The Summer Sequels Boxoffice

No matter how big TVs get, nothing will ever match the big screen experience for some movies. Nothing.

Transformers was pretty good. Die Hard 4 was ridiculously great (and the theater I was in was a great audience, lotta DH fans cheering every action scene). I’ll give you Spider-Man 3, very disappointing.

Overall I’d say this was a pretty fun summer for movies. And I still have to see The Simpsons Movie and Pirates 3 yet.

Maybe not, but it was the biggest grossing summer ever.

I don’t know if that’s adjusted for inflation or not, but regardless, it was very successful for the studios given that they’d seen a decline the year before.

It’s interesting that there wasn’t really one giant dominant force this summer, but lots and lots of solid performers.

4 above 300M.

4 above 175M.

And, then, you had several break 100M that were smaller budget movies. . .Knocked Up for instance, and Sicko and Superbad will make a lot for the studios.

Personally, I thought this summer was pretty good. I really enjoyed Knocked Up, Simpsons, Bourne, Harry Potter.

Didn’t like Sicko too much. Hated Waitress, Hot Fuzz, and Death at a Funeral.

So-so on Sunshine.

(Dang, I guess I saw quite a bit, too).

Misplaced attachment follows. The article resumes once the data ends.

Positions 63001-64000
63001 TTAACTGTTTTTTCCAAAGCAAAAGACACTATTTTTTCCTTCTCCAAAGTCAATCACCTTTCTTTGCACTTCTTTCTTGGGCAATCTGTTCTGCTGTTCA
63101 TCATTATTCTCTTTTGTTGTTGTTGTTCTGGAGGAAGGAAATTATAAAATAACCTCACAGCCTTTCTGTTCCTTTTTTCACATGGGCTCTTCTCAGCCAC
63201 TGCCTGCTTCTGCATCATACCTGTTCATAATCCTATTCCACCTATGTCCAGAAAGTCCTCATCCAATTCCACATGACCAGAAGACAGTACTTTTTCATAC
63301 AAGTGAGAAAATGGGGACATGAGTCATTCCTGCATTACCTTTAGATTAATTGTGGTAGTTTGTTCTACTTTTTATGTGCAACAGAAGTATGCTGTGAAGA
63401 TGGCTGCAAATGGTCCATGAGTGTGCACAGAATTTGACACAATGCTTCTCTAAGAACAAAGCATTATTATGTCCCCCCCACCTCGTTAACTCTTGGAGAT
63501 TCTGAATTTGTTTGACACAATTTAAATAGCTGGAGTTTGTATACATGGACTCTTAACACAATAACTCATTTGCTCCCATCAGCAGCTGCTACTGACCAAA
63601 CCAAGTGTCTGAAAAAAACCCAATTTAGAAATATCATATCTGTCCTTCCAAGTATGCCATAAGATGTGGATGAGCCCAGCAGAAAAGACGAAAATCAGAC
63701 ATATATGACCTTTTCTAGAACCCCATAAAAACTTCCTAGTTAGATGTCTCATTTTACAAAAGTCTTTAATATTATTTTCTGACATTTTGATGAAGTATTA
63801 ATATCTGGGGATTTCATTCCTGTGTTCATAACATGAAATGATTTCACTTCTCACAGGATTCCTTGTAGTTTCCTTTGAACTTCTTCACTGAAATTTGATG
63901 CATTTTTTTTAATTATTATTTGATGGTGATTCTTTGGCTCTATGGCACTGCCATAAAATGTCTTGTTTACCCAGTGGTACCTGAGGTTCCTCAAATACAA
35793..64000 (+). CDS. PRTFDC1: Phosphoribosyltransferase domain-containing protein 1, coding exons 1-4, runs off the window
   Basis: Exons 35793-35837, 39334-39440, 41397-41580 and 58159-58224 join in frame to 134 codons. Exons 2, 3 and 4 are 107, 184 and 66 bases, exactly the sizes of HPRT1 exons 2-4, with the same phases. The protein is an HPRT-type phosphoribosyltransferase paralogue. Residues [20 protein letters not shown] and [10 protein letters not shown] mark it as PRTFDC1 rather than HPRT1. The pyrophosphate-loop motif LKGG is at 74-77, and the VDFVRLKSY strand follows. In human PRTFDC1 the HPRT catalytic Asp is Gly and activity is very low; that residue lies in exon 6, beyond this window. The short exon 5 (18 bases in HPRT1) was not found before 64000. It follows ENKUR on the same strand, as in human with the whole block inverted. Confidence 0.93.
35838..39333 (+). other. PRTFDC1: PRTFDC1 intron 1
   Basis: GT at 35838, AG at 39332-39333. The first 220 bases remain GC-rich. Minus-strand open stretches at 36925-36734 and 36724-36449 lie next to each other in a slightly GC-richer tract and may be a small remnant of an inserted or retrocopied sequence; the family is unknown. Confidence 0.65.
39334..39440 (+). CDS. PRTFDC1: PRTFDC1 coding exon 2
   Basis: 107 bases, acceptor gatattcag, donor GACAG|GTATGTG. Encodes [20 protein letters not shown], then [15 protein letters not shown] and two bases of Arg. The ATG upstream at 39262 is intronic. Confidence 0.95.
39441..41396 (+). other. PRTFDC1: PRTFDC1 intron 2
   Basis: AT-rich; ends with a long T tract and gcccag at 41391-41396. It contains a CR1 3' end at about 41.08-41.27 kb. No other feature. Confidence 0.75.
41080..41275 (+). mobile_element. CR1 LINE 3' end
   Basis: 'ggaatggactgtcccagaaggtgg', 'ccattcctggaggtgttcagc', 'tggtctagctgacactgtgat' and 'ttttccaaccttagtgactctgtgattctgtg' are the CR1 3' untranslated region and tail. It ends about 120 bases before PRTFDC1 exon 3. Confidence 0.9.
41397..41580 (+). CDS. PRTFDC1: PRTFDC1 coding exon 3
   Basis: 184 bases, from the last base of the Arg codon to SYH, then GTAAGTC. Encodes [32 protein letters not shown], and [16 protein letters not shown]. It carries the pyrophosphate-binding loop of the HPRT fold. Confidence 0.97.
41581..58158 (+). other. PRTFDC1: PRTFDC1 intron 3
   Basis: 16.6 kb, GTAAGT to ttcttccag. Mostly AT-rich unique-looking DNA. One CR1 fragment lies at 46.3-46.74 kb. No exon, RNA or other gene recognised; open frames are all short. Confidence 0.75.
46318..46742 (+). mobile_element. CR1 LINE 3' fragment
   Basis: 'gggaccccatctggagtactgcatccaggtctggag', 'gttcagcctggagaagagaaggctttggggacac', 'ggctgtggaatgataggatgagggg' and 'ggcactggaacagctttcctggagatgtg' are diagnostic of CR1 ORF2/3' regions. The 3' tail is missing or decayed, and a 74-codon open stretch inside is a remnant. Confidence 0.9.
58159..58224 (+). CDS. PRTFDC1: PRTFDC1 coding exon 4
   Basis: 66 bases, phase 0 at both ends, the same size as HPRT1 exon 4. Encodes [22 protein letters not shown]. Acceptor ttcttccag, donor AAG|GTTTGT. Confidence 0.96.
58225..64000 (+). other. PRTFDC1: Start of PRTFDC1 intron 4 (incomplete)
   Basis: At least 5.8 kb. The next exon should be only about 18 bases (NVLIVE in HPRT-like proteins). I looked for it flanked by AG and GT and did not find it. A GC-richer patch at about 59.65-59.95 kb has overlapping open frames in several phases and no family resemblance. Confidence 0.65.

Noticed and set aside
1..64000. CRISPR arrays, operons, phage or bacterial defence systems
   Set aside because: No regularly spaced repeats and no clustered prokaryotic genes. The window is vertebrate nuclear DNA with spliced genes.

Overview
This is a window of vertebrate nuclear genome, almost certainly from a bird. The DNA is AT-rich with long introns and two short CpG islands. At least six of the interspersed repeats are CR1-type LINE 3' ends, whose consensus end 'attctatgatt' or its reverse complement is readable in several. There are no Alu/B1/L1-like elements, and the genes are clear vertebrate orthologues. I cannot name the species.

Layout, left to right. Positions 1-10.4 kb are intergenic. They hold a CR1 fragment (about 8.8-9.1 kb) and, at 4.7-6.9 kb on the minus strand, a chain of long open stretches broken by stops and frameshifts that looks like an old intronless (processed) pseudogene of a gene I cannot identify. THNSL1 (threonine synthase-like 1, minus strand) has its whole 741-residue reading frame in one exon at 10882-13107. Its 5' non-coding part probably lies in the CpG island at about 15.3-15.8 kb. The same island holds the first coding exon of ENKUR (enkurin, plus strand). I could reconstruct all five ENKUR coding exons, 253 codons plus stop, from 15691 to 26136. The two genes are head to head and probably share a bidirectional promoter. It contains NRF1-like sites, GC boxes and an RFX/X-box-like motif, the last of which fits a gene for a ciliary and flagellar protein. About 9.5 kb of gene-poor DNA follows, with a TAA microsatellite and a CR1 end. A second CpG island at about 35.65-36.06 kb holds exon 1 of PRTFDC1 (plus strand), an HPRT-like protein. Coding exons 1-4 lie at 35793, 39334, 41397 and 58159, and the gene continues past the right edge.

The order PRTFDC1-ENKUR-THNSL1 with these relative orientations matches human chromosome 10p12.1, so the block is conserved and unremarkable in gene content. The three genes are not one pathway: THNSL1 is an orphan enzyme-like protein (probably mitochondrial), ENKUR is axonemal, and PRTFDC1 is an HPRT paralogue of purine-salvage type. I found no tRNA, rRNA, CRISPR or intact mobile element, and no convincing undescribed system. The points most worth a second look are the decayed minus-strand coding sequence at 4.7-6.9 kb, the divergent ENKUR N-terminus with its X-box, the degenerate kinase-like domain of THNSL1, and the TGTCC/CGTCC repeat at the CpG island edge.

Hated Transformers. Disappointed in Shrek 3 and Spiderman 3. Mildly surprised by Hairspray, and that I liked Die Hard 4 (had never seen any of the others). Favorite of the summer? Bourne.


Just saw this last night so I feel like commenting.

While I give it a thumbs up and it was action packed I felt a bit cheated by the thin story line, Bourne tracking down his maker while bad government guys try to kill him, period. No complicated plot or twists? Not that it needed them but it didn’t get much deeper plot wise than DieHard 4.
And even though it was the style and was pretty cool, I felt cheated by the choppy editing shaky-cam. Stunts and fights couldn’t be viewed in their full glory but had to be watched MTV edit style.
And finally the “Bourne meets his maker” scene felt like I had seen it before. Only last time it was Wolverine and Stryker.

Good flick, enjoyed it tremendously, just had a few quirks to keep it from being great.

Why not? Granted, it would take quite an effort but it will happen. Not too long ago no one thought that Gone With the Wind would fall. With the way Hollywood does movie math (total money made is not adjusted for inflation) virtually ensures that records will contine to fall.

I totally 100% disagree with this, and I imagine I’m not alone.